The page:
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New York Giants vs. Dallas Cowboys: Five Memorable Games Over the Last Two Decades

Yahoo Contributor Network
COMMENTARY | Pardon me for asking, but haven't we been here before? The New York Giants and the Dallas Cowboys, the two most successful franchises in the NFC East, battling for the division? This Sunday at MetLife Stadium, they'll meet again. As is always the case, there's a lot on the line.

For the 5-5 Dallas Cowboys, it was not a pleasant bye week. Coming off a bad loss last Sunday to the New Orleans Saints, the Cowboys watched the Philadelphia Eagles overtake them for first place in the division with their win over the Washington Redskins. The Cowboys are now a half game behind Philadelphia and only one ahead of the Giants (Dallas beat New York when the two teams met in Week 1), who won their fourth in a row and improved to 4-6 with their win over the Green Bay Packers on Sunday.

So while this game may not be a clear-cut battle for first place, here's what we know: Most likely, only one team from the NFC East will make the playoffs. That will be the winner of the division. If the Giants win Sunday, they're alive. If they lose, it's over.

This is familiar territory for the Giants and Cowboys. They've had a long tradition of memorable matchups. Here are five memorable games between the Giants and Cowboys over the last two decades:

January 2, 1994: It was the regular season finale with first place in the division and a No. 1 seed in the NFC on the line. The difference was Cowboys running back Emmitt Smith, who turned in one of the greatest performances ever by a running back. He separated his shoulder in the first half but went on to rush for 168 yards on 32 carries as Dallas beat New York 16-13 in overtime. The Giants finished 11-5 that year, but with the loss they fell to the fourth seed and were crushed 44-3 in the second round of the playoffs playing at the San Francisco 49ers. The Cowboys won both their home playoff games and were crowned Super Bowl champions for the second year in a row. To this day, the game is still talked about, with many insisting that had the Giants won, the Super Bowl was theirs.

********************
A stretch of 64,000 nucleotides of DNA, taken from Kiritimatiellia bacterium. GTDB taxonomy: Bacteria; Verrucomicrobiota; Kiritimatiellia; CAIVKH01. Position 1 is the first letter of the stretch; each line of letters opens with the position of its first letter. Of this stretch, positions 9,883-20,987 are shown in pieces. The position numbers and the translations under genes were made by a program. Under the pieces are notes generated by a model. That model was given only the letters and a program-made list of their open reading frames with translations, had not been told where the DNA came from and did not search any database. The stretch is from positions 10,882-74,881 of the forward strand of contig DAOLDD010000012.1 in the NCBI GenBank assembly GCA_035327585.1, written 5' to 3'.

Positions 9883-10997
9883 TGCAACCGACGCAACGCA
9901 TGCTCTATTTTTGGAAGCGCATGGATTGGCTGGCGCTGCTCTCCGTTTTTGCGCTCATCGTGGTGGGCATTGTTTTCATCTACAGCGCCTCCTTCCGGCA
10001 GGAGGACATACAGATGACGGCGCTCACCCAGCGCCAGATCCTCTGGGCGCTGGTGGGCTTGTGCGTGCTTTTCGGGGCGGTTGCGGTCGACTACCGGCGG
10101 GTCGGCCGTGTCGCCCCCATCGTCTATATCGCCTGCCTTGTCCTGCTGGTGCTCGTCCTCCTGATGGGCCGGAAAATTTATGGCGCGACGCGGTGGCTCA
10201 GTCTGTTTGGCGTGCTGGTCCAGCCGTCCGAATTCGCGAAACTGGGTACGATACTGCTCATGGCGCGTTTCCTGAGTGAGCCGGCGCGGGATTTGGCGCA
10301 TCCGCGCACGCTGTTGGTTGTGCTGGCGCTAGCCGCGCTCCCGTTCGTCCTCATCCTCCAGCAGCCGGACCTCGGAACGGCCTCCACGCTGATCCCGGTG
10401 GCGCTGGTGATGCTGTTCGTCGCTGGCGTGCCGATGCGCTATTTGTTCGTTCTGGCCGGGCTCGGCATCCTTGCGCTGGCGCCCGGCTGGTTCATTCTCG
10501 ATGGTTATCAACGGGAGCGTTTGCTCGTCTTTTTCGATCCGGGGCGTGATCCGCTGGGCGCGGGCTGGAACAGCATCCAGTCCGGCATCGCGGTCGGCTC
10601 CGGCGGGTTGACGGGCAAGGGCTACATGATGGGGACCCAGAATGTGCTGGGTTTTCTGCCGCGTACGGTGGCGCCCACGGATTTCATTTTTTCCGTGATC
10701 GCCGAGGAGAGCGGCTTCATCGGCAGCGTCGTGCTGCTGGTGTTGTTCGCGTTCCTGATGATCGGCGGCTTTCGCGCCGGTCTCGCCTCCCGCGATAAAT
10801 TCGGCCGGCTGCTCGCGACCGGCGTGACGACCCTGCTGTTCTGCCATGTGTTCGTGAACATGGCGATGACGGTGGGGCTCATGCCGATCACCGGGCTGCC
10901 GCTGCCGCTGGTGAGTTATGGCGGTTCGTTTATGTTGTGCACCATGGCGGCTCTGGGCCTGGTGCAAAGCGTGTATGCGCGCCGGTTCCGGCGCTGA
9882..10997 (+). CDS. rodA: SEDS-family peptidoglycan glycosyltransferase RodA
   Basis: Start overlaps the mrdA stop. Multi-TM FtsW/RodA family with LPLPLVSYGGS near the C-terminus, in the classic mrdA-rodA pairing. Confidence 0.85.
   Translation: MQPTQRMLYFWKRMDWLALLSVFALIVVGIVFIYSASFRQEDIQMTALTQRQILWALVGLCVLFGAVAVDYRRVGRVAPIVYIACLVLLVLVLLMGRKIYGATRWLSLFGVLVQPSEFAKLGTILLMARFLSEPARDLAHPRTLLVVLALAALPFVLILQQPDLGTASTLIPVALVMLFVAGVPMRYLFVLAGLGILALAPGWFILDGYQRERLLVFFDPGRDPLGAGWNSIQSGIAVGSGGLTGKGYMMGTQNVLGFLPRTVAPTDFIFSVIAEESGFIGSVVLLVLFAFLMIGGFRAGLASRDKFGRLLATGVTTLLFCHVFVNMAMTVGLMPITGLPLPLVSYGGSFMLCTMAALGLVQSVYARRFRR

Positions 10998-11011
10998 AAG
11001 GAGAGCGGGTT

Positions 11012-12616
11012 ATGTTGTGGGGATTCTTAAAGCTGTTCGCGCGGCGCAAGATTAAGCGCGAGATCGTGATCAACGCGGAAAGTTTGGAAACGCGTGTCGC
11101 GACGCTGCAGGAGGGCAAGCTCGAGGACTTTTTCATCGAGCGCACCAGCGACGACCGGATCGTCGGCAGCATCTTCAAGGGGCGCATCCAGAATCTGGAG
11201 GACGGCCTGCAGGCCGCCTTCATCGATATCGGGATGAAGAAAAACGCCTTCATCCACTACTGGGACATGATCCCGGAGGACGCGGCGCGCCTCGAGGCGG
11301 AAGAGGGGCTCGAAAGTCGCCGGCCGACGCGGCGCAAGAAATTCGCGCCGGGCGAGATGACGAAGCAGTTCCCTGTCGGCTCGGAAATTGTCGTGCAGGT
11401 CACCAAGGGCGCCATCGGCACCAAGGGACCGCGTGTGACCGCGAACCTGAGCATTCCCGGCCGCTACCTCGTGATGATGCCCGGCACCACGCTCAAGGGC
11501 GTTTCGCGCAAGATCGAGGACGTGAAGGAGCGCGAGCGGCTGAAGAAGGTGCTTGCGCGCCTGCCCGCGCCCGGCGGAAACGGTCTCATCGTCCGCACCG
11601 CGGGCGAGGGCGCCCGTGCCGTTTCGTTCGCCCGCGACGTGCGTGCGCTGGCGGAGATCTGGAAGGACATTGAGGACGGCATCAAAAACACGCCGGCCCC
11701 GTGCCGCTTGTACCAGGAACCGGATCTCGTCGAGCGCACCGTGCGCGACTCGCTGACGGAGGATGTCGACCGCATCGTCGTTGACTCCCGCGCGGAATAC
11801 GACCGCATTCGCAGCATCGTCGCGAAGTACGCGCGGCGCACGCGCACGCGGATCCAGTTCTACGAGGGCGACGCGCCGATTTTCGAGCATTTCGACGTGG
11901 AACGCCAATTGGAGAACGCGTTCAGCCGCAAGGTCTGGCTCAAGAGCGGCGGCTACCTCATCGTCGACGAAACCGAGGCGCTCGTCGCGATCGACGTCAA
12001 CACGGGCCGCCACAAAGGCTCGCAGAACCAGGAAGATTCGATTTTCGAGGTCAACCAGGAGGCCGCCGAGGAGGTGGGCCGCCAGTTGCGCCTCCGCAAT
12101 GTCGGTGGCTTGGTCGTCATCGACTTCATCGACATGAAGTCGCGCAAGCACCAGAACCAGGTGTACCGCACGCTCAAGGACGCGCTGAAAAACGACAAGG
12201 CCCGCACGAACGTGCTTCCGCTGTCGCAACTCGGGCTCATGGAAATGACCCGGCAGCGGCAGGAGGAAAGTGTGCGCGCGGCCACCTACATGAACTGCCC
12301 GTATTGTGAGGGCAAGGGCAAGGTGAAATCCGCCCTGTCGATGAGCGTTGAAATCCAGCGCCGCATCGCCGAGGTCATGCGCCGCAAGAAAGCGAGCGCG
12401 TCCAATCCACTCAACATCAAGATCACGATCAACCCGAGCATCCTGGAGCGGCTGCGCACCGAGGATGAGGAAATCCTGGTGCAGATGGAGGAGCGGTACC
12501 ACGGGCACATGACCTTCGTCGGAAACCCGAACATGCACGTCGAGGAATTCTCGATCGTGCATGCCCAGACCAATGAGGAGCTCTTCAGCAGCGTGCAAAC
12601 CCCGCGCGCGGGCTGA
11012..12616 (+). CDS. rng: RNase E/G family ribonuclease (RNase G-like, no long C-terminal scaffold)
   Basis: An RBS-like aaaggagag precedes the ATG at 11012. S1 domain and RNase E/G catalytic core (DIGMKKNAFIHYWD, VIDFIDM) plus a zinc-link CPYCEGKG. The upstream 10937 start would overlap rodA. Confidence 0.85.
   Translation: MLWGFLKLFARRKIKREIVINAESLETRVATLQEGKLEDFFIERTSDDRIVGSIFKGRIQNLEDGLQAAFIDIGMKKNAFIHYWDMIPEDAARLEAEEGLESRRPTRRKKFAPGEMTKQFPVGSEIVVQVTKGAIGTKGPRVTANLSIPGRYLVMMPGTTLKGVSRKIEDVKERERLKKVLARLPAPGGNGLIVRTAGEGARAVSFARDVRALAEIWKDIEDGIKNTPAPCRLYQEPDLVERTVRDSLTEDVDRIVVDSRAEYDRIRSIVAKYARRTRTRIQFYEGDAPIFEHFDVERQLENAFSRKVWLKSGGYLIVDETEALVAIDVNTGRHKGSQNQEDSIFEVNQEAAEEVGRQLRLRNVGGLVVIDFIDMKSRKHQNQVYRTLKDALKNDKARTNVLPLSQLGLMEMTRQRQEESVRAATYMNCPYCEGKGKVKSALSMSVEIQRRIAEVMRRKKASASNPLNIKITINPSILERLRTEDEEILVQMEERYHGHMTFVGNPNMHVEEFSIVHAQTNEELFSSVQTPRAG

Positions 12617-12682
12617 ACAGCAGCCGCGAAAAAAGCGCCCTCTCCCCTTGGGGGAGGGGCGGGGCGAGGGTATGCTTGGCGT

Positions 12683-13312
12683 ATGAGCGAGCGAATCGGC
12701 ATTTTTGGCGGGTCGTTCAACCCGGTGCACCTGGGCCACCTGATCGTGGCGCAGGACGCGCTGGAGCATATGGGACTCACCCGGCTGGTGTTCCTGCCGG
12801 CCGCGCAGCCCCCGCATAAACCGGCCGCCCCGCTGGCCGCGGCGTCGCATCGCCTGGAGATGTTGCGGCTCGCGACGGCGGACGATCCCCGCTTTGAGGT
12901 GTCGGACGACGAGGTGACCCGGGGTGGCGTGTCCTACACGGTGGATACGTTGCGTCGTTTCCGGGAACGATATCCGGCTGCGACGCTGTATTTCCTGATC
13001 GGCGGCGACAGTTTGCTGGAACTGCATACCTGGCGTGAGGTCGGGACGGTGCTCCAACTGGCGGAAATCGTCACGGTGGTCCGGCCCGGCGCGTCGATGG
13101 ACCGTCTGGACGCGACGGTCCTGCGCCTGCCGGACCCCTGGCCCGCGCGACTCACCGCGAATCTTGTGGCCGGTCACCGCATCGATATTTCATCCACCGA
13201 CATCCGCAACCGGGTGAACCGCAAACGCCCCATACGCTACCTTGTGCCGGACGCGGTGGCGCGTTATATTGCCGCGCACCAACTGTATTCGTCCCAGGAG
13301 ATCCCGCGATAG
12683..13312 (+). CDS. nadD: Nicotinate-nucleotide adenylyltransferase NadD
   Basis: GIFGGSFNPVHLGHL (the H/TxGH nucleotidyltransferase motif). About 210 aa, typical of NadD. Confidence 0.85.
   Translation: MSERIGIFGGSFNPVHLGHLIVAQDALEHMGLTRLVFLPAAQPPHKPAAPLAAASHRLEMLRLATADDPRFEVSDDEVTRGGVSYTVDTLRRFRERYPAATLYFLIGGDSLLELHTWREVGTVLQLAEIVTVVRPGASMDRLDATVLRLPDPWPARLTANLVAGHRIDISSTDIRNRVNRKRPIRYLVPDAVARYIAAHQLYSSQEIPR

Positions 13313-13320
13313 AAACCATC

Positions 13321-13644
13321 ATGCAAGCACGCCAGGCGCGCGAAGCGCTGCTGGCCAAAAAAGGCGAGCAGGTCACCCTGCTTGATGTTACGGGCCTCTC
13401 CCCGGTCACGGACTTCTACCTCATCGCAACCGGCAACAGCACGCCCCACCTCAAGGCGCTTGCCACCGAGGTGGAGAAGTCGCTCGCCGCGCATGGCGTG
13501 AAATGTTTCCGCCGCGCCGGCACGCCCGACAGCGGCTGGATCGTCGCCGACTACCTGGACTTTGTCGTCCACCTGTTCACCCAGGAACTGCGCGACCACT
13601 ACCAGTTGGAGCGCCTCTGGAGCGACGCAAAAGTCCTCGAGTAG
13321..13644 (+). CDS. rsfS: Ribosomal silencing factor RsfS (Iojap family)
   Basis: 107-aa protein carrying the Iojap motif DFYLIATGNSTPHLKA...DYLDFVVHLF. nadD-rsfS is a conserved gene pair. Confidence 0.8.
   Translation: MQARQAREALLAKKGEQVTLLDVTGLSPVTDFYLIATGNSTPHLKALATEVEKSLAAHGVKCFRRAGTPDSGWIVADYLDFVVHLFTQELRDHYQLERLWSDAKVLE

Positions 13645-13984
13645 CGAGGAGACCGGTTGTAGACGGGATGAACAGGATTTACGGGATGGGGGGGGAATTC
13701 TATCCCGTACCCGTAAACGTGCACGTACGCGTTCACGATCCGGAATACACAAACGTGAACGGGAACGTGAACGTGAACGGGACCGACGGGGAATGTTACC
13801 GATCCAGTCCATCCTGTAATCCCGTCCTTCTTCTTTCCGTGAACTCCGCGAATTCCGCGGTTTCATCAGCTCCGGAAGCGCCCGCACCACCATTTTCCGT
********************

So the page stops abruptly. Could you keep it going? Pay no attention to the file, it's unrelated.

September 4, 1995: This was the beginning of the Giants' mid-90s downfall. On Monday Night Football, the Cowboys ran them out of their own building, pummeling New York 35-0 in the season opener. The highlight of the night came at halftime when the Giants retired Phil Simms' No. 11. On Emmitt Smith's first carry of the season, he ran 60 yards for a touchdown, waving to the Giants on his way to the end zone. Good bye season.

January 13, 2008: This was the Giants' second-stop on their improbable run to the Super Bowl. After finishing the regular season 10-6, New York beat Tampa Bay in the first round of the playoffs. The next week, in Dallas, the Giants trailed by three heading into the fourth quarter. Brandon Jacobs scored on a one-yard run early in the fourth quarter and the Giants held on for a 21-17 win. They would beat Green Bay the following week, then two weeks later the Giants upset the undefeated Patriots to win the Super Bowl.

September 20, 2009: George W. Bush was there. LeBron James was there. And NFL commissioner Roger Goodell was there. The Giants opened Jerry Jones' $1.15 billion palace by beating the Cowboys 33-31 in an up-and-down battle that saw Eli Manning throw for 330 yards and Mario Manningham and Steve Smith catch 10 passes apiece with each scoring a touchdown. As the largest regular-season crowd in NFL history watched, Lawrence Tynes kicked the game winning field goal as time expired. The Giants won their first five games that year, lost their next four, and collapsed late to finish 8-8. Dallas finished 11-5, won the NFC East, and made it to the second round of the playoffs.

January 1, 2012: Another regular season finale with a trip to the playoffs on the line. When New York hosted Dallas at MetLife Stadium in Week 17, the division title was on the line. The Giants led 21-0 at halftime and cruised to a 31-14 win as Eli Manning threw for 346 yards and three touchdowns and the Giants' defense sacked Tony Romo six times. New York finished 9-7 after winning three of its last four games. (Two of those wins came against Dallas.) The Giants would go on to beat the New England Patriots in the Super Bowl for their second title in five years.

Charles Costello has followed the Giants for 30 years. He was a beat reporter assigned to cover the team during the 1997 season. He writes about the Giants and New York Yankees for the Yahoo Contributor Network.

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